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T1 - A catechol antioxidant protocatechuic acid potentiates inflammatory leukocyte-derived oxidative stress in mouse skin via a tyrosinase bioactivation pathway

AU - Nakamura, Yoshimasa

AU - Torikai, Koji

AU - Ohigashi, Hajime

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N2 - The modifying effects of topical application of a catechol antioxidant protocatechuic acid (PA) on 12-O-tetradecanoylphorbol-13-acetate (TPA)-induced inflammatory responses in mouse skin were investigated. Treatment with a high dose (20,000 nmol) of PA, based on time of application, modifies inflammatory responses in the skin of the B6C3F1 mouse, a resistant strain to inflammatory response induction by TPA, but shows much higher tyrosinase expression than that of an albino mouse. The responsibility of a large amount of PA-induced leukocyte infiltration to an inflamed region in a B6C3F1 mouse is more sensitive than that of an ICR albino mouse. When ICR mice were treated with TPA (1.6 nmol) twice weekly for 5 weeks to induce chronic inflammatory responses, pretreatment with 1600 nmol PA 30 min prior to each TPA treatment significantly enhanced the inflammatory responses including edema formation, leukocyte infiltration, and the level of thiobarbituric acid-reacting substances. The dose-dependency was closely parallel to the results of a tumor promotion study of PA previously reported. Further, the treatment of PA alone resulted in tyrosinase-dependent contact hypersensitivity in ICR mouse skin. In addition, the in vitro study of cytotoxicity demonstrated that bioactivation by tyrosinase but not myeloperoxidase of PA significantly enhanced cytotoxicity and intracellular glutathione consumption. We conclude that the tyrosinase-derived reactive quinone intermediate(s) of PA, which binds nucleophilic residues of proteins including sulfhydryl group and conjugates of which are recognized as haptens, was partially involved in alteration of the cellular immune functions including oxygen radical-generating leukocytes migration to inflamed regions.

AB - The modifying effects of topical application of a catechol antioxidant protocatechuic acid (PA) on 12-O-tetradecanoylphorbol-13-acetate (TPA)-induced inflammatory responses in mouse skin were investigated. Treatment with a high dose (20,000 nmol) of PA, based on time of application, modifies inflammatory responses in the skin of the B6C3F1 mouse, a resistant strain to inflammatory response induction by TPA, but shows much higher tyrosinase expression than that of an albino mouse. The responsibility of a large amount of PA-induced leukocyte infiltration to an inflamed region in a B6C3F1 mouse is more sensitive than that of an ICR albino mouse. When ICR mice were treated with TPA (1.6 nmol) twice weekly for 5 weeks to induce chronic inflammatory responses, pretreatment with 1600 nmol PA 30 min prior to each TPA treatment significantly enhanced the inflammatory responses including edema formation, leukocyte infiltration, and the level of thiobarbituric acid-reacting substances. The dose-dependency was closely parallel to the results of a tumor promotion study of PA previously reported. Further, the treatment of PA alone resulted in tyrosinase-dependent contact hypersensitivity in ICR mouse skin. In addition, the in vitro study of cytotoxicity demonstrated that bioactivation by tyrosinase but not myeloperoxidase of PA significantly enhanced cytotoxicity and intracellular glutathione consumption. We conclude that the tyrosinase-derived reactive quinone intermediate(s) of PA, which binds nucleophilic residues of proteins including sulfhydryl group and conjugates of which are recognized as haptens, was partially involved in alteration of the cellular immune functions including oxygen radical-generating leukocytes migration to inflamed regions.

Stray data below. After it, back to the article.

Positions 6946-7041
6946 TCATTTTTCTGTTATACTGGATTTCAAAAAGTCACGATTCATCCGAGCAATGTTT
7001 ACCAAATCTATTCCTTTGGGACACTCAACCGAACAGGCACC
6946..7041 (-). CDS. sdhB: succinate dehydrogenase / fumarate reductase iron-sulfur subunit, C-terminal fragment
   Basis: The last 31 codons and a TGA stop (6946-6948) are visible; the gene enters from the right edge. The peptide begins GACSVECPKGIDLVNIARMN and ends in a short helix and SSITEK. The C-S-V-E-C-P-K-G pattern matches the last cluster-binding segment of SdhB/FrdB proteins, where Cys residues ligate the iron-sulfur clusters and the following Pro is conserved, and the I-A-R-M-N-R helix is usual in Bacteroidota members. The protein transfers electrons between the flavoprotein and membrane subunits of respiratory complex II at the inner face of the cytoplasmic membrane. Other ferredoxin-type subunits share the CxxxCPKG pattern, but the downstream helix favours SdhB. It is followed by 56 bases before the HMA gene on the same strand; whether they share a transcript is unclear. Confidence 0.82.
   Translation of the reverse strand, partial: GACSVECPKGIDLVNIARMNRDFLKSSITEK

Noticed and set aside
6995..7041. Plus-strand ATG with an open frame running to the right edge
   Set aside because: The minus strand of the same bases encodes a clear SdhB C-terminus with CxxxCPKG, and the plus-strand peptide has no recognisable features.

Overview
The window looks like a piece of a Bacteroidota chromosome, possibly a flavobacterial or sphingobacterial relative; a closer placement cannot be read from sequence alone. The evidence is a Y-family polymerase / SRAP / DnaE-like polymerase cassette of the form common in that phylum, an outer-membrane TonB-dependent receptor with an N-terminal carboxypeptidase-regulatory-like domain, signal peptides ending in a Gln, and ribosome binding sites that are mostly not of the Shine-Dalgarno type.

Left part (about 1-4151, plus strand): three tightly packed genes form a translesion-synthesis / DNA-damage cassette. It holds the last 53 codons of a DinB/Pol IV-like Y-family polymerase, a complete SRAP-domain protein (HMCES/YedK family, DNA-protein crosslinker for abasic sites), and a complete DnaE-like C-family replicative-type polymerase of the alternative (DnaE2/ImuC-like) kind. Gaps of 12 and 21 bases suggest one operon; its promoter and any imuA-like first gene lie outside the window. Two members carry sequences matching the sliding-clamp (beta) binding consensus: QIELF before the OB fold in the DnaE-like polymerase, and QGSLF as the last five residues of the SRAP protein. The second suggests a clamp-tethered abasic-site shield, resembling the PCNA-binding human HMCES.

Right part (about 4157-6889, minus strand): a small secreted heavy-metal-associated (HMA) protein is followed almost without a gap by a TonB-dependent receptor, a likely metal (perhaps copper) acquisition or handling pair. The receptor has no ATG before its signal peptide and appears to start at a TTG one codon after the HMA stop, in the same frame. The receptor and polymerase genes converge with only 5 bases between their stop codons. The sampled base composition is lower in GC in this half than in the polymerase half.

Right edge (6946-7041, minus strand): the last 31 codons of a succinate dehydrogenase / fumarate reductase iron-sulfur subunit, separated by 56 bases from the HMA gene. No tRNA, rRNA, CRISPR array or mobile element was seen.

KW - Free radicals

KW - Inflammation

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KW - Tyrosinase